My guess is that LeClair's cavitation reactor produced radioactive byproducts

I am sure that Russ is aware of the possibility of a radioactivity sting..perhaps a few calculations on lethality might b good to have at hand.

Mosier-Boss's experience with a biased reviewer is salutary

* Reviewer B: Authors should be glad they’re not dead*

""*The authors reported a“DTfusionﬂux of 1.25–2.5n/cm2/s”which leads to a fullbodydose of 2×107 secondary DT neutrons per hour. The ﬂux of the primary DD fusion will thus be many orders of magnitude above and beyond the lethal dose. A person spending one hour (in fact considerably less than one hour) in the vicinity of the apparatus will suffer severe radiation sickness and will die shortly afterward.*

*The author should be thankful for not discovering DT fusion and in any case there is no place for such a low quality research in the pages of …[this Journal]… or for that matter in any scientiﬁc publication that adheres to a minimum standard of quality.*

*Our response to Reviewer B:*

* No lethal neutron ﬂux reported*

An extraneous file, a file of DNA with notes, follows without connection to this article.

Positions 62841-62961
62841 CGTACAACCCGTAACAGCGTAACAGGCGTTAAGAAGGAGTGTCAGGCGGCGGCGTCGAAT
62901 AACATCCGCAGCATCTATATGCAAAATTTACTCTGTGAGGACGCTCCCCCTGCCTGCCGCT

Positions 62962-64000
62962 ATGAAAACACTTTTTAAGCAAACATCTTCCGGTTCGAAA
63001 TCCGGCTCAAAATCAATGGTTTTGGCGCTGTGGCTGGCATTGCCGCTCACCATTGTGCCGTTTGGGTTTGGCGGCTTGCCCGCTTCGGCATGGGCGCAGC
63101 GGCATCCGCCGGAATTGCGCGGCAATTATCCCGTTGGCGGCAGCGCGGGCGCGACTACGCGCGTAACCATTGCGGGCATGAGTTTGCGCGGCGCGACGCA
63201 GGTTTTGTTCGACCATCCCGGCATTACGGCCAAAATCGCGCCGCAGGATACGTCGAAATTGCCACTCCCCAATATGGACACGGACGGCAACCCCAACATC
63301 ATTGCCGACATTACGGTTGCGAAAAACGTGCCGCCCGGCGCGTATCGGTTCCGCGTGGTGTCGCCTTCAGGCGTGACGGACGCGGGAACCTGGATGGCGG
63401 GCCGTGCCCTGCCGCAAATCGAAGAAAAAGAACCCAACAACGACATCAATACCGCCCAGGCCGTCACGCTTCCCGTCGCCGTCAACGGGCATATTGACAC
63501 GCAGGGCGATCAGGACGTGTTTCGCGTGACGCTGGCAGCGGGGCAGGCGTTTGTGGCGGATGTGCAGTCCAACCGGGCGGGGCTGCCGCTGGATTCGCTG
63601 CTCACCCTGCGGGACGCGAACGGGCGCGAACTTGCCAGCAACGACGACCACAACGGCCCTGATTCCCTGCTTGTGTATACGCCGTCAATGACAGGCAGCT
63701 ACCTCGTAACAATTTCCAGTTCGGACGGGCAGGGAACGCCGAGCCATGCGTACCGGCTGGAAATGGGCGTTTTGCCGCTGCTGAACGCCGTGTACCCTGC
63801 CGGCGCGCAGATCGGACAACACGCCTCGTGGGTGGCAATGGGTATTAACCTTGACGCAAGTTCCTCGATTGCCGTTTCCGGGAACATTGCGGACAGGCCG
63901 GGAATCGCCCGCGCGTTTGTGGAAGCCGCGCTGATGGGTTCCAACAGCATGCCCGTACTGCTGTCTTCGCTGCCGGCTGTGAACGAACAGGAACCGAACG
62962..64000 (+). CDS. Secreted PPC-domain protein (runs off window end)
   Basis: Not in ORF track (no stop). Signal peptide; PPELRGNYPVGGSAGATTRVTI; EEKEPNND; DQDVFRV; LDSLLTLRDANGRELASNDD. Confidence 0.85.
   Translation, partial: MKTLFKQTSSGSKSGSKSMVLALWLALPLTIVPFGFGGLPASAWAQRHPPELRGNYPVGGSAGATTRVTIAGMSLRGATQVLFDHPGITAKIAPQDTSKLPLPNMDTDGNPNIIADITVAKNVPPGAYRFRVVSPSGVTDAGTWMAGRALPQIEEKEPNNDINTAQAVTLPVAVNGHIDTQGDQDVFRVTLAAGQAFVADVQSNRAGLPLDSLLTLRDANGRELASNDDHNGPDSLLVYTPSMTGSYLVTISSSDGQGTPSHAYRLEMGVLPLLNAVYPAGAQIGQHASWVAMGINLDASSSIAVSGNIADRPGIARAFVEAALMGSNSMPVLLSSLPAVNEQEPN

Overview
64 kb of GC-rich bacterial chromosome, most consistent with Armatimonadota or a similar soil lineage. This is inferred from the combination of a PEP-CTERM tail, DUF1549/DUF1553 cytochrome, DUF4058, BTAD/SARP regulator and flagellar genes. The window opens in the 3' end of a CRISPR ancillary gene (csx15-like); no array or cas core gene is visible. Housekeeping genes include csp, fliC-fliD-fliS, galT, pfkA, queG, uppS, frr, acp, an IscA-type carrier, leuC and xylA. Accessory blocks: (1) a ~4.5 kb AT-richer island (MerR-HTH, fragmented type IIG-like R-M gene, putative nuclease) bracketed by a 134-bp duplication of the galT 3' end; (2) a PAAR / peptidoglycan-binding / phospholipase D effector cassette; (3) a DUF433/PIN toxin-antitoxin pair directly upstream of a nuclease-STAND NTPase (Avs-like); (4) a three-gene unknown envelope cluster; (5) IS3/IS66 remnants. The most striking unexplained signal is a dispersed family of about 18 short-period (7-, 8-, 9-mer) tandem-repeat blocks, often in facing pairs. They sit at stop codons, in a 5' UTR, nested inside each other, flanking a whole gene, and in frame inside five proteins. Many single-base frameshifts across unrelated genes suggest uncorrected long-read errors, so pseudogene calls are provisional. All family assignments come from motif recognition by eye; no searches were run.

**The Journal did not give us the opportunity to refute the comments made by reviewerB.**Wewilltakethatopportunity now. Reviewer B **erroneously states **the DD fusion rate should be many orders of magnitude greater than the DT fusion rate. In fact, the fusion cross-section over a wide variety of ion energies is 100 times greater for DT fusion than DD fusion [16]. The referee advocated the ‘dead graduate student’ argument ﬁrst publicized by John Huizenga the head of the 1989 ERAB panel charged with investigating cold fusion claims. In the submitted paper we measured the integrated DT neutron ﬂux as 1.25–2.5 n/cm2/s. The CR-39 detectors are 4 cm2 in area. So the total number of neutrons per hour, at most, is 3.6 × 104 and not 2 × 107, as the referee stated. It is not clear how the referee calculated over 500 times our reported value. An integrated neutron radiation dose of 6 Gy is considered lethal [25]. This is equivalent to 6000 REM.b For neutrons with energies between 10 and 30 MeV, the integrated number of neutrons per square centimeter equivalent to a dose of 1 REM is 1.4 × 107 n/cm2 [26]. For the entire Pd/D co-deposition experiment (typically two weeks), the total number of neutrons per square centimeter is 3.024×106 n/cm2. This is equivalent to a total dose of 0.216 REM, which is far below the lethal limit for neutron exposure. Even if we use the referee’s erroneous value of 2 × 107 n/cm2/hr, a neutron dose over a two-week period of 480 REM is still far below the lethal limit of 6000 REM.